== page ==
2. Static bindings are scripting language constructs and are created while creation of scripting engine. These are created by the creator of the Scripting Engine rather than the application programmer. These can be native method calls depending on the scripting engine.

    3. Programmatic bindings are created while using the scripting engine in the application.

  2. Scripting Engine API: Interfaces and classes for utilizing script engines in Java Applications. These allow for discovery of the particular scripting engine using scripting manager, instantiating the scripting engine and allowing for running of script and the Java bindings for the scripting. Different Script Engine implementations have different capabilities for compilation (Compiled Script has the capability of compiling once and running 'n' number of times) and invocation (invocation of a particular method with in the script submitted). This gives the elements of Web Scripting framework. This API has the following important classes/interfaces.

    1. ScriptEngineManager: implements a discovery and instantiation mechanism for ScriptEngine classes and also maintains a collection of key/value pairs storing state shared by all engines created by the Manager. This class uses the service provider mechanism to enumerate all the implementations of ScriptEngineFactory . The ScriptEngineManager provides a method to return an array of all these factories as well as utility methods which look up factories on the basis of language name, file extension and mime type. The Bindings of key/value pairs, referred to as the "Global Scope" maintained by the manager is available to all instances of ScriptEngine created by the ScriptEngineManager . The values in the Bindings are generally exposed in all scripts.

    2. ScriptEngineFactory: used to describe and instantiate ScriptEngines.Each class implementing ScriptEngine has a corresponding factory that exposes metadata describing the engine class.The ScriptEngineManager uses the service provider mechanism described in the Jar File Specification to obtain instances of all ScriptEngineFactories available in the current ClassLoader.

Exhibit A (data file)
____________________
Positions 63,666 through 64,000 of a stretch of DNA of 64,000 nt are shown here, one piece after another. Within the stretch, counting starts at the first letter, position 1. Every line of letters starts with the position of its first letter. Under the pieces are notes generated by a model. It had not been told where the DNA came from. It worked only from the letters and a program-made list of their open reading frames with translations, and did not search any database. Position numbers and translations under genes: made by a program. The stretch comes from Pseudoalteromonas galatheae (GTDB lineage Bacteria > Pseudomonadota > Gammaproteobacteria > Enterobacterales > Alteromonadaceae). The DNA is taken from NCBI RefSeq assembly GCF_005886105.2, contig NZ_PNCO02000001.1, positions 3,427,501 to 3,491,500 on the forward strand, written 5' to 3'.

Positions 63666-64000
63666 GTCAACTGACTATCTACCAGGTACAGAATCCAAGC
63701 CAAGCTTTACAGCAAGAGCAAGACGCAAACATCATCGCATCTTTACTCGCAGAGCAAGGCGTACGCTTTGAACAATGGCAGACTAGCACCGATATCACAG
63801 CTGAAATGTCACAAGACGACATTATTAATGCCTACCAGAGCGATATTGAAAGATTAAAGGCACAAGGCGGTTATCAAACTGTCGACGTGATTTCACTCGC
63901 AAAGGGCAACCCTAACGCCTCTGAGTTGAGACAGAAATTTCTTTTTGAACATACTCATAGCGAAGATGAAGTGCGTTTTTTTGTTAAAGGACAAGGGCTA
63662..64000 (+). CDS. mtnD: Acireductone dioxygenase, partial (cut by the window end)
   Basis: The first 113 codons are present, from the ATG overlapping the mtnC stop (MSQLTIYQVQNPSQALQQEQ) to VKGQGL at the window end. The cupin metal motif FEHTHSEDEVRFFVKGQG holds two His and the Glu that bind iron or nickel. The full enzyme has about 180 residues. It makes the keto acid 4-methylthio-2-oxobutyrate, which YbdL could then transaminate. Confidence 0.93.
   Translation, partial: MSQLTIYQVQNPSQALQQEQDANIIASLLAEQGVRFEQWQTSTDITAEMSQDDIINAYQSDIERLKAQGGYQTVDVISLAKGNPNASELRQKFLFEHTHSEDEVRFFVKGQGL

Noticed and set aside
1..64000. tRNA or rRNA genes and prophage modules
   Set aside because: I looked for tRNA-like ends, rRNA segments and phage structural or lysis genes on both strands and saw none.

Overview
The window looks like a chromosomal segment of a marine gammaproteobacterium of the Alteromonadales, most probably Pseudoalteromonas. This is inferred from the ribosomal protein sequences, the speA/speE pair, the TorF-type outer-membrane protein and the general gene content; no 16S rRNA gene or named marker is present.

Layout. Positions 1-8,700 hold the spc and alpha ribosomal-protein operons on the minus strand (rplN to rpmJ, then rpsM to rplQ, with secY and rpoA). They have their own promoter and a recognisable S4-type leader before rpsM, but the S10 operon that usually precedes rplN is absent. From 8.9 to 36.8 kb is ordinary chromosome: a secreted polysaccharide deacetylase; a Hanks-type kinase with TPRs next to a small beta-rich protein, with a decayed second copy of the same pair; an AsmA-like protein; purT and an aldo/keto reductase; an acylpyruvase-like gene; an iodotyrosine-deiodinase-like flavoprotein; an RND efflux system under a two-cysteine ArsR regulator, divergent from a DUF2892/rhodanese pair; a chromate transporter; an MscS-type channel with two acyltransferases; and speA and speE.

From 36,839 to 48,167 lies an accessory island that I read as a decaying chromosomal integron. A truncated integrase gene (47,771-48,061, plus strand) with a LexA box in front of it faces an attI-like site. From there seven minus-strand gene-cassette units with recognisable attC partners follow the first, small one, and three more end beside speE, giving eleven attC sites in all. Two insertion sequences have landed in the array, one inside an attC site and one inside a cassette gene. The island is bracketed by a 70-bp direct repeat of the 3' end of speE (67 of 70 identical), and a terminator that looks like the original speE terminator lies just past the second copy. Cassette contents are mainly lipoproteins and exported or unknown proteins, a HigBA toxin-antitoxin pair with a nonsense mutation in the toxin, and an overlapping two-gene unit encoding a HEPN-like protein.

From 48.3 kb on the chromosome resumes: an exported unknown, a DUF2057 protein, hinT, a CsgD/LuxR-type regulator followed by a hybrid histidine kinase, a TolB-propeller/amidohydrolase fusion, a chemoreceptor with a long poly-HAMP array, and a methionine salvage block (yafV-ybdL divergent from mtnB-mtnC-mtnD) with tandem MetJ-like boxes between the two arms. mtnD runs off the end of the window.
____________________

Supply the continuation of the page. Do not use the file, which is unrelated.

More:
3. ScriptEngine: fundamental interface whose methods must be fully functional in every implementation of this specification. These methods provide basic scripting functionality. Applications written to this simple interface are expected to work with minimal modifications in every implementation. It includes methods that execute scripts, and ones that set and get values. The values are key/value pairs of two types. The first type of pairs consists of those whose keys are reserved and defined in this specification or by individual implementations. The values in the pairs with reserved keys have specified meanings. The other type of pairs consists of those that create Java language Bindings, the values are usually represented in scripts by the corresponding keys or by decorated forms of them

We can visualize the JSR 223 from the following figure:

I will continue with the usage of the Scripting Service Engine in open-esb in my next post on this.


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I was part of Sun R&D in Java CAPS and later Glassfish ESB. I moved from R&D to Consulting. I am currently working as a Solution Architect in Oracle Consulting Services (India). I was sharing my experience w.r.t. Java CAPS and other technologies during Sun period. Now in Oracle world I share my experiences with Oracle FMW product line as well as other Oracle Technologies and products.